Lamentations of the Flames Princess - Better Than Any Man
Wow. This is simply a stunning effort and outclasses anything else offered for Free RPG Day. Interestingly enough, I don't have many LotFP products but what I do have I have always adored: Carcosa, Isle of the Unknown, and the (soon to be received) Rules & Magic hardcover -- the PDF of which looks FANTASTIC! I first came across James Raggi's stuff with his "Random Esoteric Creature Generator" years ago... I think it was early 2008 -- it was the version prior to the Goodman Games edition. In fact, I give a review about it HERE.
What makes "Better Than Any Man" stand out? For starters, the page count. This is a 96 page FREE PRODUCT with quality matching all the recent offerings (going back the past couple of years) from LotFP. It is a digest sized product, beautifully illustrated with a detached cover that features a color map on the inside. It also has a rating of 18+ of explicit content.
Jim is no stranger to controversy and some people argue that he is constantly pushing the boundaries of what is considered 'tasteful' by some. It is no wonder that "Better Than Any Man" came under fire and he writes about it HERE. I love his stuff -- pure and simple. I get what he's trying to do and many other people do as well. The material is stunning and, if you haven't had a chance to grab a copy, it will be available in PDF form at some point in the future. That is, of course, the content isn't something that will offend thee. Love the cover though:
What also makes this so noteworthy was how this project came about. Contributing at any level for Free RPG Day is not cheap. That is to say, producing enough copies at any given level have their own respective costs -- for this past year, the lowest level (one per store) meant a commitment of 600 copies up to platinum which was 15 per store meaning 9000 copies. Better Than Any Man was a platinum product and the only other two platinum supporters were for Swords & Wizardry and Pathfinder. Think about it though, if costs were only $1 a copy to produce, $9000 would be needed. Of course, this LotFP product cost a lot more to produce -- the cover alone would have been $1 (give or take based on amounts being printed up I suppose) and we're not even thinking about the artwork itself nor any of the work that went into it. A Kickstarter was what made the difference. Over $18000 was raised and $2500 of which essentially went to cover art costs and content. The difference were fees and actual production of 9000 copies. Since I don't know the actual costs of production, I can't say for certain how much it actually cost to produce 9000 copies but it woudn't have been possible without crowdfunding. They aren't the first to do it for Free RPG Day though... Jon Brazer Enterprises did it the previous year for 'Shadowsfall' -- a third party product for Pathfinder. Given this success though, I suspect it will be done again.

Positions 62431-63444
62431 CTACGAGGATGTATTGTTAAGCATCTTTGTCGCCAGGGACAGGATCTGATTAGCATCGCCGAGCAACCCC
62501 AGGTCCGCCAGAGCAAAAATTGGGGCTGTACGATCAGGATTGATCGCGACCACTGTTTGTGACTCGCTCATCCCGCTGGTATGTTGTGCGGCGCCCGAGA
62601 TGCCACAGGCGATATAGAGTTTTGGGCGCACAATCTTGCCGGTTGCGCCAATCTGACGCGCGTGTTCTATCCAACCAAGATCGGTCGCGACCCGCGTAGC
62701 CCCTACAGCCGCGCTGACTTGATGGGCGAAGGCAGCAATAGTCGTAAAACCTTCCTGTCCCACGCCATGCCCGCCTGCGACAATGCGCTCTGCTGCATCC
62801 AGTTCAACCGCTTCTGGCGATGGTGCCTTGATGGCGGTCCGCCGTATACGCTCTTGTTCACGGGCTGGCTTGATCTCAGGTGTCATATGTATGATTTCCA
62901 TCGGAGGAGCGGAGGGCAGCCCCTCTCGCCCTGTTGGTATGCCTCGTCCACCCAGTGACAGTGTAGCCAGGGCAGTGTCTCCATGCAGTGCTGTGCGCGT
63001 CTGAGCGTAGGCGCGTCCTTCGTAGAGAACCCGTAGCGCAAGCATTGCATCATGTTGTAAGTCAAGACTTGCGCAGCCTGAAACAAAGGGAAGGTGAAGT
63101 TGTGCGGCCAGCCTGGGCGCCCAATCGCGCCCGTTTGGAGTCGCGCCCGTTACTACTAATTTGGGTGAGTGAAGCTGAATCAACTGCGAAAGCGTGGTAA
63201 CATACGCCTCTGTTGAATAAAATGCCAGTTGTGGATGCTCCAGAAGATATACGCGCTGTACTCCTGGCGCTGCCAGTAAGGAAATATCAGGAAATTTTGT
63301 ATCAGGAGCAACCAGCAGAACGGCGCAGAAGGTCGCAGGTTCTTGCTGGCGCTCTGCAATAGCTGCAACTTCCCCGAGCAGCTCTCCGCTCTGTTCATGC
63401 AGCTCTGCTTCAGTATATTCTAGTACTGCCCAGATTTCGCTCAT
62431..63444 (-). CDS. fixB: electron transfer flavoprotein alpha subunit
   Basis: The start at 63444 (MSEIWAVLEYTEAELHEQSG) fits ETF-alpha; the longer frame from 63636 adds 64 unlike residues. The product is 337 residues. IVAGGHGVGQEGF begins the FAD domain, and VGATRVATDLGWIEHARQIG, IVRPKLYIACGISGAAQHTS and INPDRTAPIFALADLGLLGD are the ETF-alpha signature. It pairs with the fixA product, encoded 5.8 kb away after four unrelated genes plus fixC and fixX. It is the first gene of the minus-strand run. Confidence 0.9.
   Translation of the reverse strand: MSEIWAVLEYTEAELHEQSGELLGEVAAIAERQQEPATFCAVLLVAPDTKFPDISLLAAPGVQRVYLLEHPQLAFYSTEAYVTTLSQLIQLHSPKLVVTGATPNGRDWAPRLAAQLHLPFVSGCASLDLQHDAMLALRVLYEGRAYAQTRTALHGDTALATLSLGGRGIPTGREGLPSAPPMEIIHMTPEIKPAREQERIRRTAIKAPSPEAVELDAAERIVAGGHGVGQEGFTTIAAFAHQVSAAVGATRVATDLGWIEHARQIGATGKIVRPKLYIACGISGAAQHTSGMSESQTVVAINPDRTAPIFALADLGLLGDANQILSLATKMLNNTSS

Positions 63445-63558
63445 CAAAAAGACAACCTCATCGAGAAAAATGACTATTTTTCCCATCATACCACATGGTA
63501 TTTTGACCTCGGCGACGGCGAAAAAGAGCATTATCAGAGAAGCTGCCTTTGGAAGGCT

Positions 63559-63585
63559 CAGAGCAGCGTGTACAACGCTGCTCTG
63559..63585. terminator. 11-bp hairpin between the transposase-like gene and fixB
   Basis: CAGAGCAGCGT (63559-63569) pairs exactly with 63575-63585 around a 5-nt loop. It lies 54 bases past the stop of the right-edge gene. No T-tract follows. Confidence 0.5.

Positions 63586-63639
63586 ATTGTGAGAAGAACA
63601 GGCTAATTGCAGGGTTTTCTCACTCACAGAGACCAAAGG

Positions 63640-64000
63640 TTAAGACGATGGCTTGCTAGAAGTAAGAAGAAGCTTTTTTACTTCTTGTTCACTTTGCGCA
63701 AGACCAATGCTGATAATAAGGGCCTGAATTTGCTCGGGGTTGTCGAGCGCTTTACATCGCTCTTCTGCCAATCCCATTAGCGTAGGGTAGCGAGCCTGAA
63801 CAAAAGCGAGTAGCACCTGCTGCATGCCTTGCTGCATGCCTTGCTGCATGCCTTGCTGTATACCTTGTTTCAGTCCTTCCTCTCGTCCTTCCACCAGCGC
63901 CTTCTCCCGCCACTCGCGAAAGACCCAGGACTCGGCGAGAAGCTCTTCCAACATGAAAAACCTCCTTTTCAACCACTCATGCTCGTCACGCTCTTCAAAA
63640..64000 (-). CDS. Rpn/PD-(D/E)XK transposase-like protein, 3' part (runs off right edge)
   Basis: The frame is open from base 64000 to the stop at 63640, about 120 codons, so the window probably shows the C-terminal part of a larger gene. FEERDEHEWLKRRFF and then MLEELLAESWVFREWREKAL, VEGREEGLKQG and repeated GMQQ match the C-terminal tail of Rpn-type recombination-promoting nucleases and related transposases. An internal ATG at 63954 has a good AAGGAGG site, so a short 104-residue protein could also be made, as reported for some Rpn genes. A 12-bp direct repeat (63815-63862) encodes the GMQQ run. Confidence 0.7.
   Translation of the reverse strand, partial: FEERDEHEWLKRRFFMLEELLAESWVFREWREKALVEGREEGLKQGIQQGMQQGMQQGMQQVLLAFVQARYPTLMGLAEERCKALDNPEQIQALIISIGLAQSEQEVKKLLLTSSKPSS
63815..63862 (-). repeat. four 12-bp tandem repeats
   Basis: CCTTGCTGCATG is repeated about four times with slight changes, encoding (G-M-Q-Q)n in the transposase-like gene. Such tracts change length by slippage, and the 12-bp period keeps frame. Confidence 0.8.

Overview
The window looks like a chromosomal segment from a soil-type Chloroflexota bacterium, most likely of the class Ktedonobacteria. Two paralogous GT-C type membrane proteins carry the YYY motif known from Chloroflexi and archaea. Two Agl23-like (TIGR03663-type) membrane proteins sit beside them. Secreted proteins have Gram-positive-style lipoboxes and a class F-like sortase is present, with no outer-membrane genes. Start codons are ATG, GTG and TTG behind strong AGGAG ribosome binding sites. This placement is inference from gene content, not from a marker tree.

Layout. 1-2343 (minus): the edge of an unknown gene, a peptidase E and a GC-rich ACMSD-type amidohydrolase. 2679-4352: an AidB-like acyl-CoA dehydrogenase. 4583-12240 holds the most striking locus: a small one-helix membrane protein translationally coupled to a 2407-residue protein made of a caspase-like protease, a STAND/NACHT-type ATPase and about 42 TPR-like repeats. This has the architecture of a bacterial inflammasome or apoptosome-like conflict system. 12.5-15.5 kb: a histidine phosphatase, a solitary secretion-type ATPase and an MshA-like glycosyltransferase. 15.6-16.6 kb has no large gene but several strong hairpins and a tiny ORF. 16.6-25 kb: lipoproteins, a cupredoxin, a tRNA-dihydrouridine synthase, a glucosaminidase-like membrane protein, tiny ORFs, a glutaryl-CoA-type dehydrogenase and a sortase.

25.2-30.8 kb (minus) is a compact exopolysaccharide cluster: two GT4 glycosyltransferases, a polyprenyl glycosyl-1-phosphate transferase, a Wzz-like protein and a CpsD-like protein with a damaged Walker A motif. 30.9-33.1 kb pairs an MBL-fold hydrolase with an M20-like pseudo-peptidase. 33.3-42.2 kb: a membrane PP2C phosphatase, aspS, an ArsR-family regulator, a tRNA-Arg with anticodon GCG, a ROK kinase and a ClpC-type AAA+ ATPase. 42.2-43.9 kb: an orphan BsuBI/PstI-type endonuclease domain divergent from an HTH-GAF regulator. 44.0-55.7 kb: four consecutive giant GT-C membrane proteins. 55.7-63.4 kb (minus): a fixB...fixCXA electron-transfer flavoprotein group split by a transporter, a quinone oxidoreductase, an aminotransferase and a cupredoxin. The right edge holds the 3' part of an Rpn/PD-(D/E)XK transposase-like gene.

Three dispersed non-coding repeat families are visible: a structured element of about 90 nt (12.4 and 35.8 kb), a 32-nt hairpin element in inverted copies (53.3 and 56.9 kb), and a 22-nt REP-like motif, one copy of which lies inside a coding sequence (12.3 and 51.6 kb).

Obviously, Better Than Any Man is not something that can be run in a single session... Unless of course the party gets killed and thus cuts this adventure short. It is not your standard fantasy and is different from the other two products I mentioned earlier. It's grittier and darker in tone which can be refreshing in light of what's more commonly available. At the very least, it can be mined and parts adapted easily enough as it can be played more open than your typical dungeon romp if considering the work as a whole.
In the end, this is my favorite from the pack because of the sheer amount of material and professional quality brought to this product. Fans of LotFP RPG and those not minding a more mature and dark approach will love 'Better Than Any Man'.
James... great work on another great product! Thanks for making this a freebie!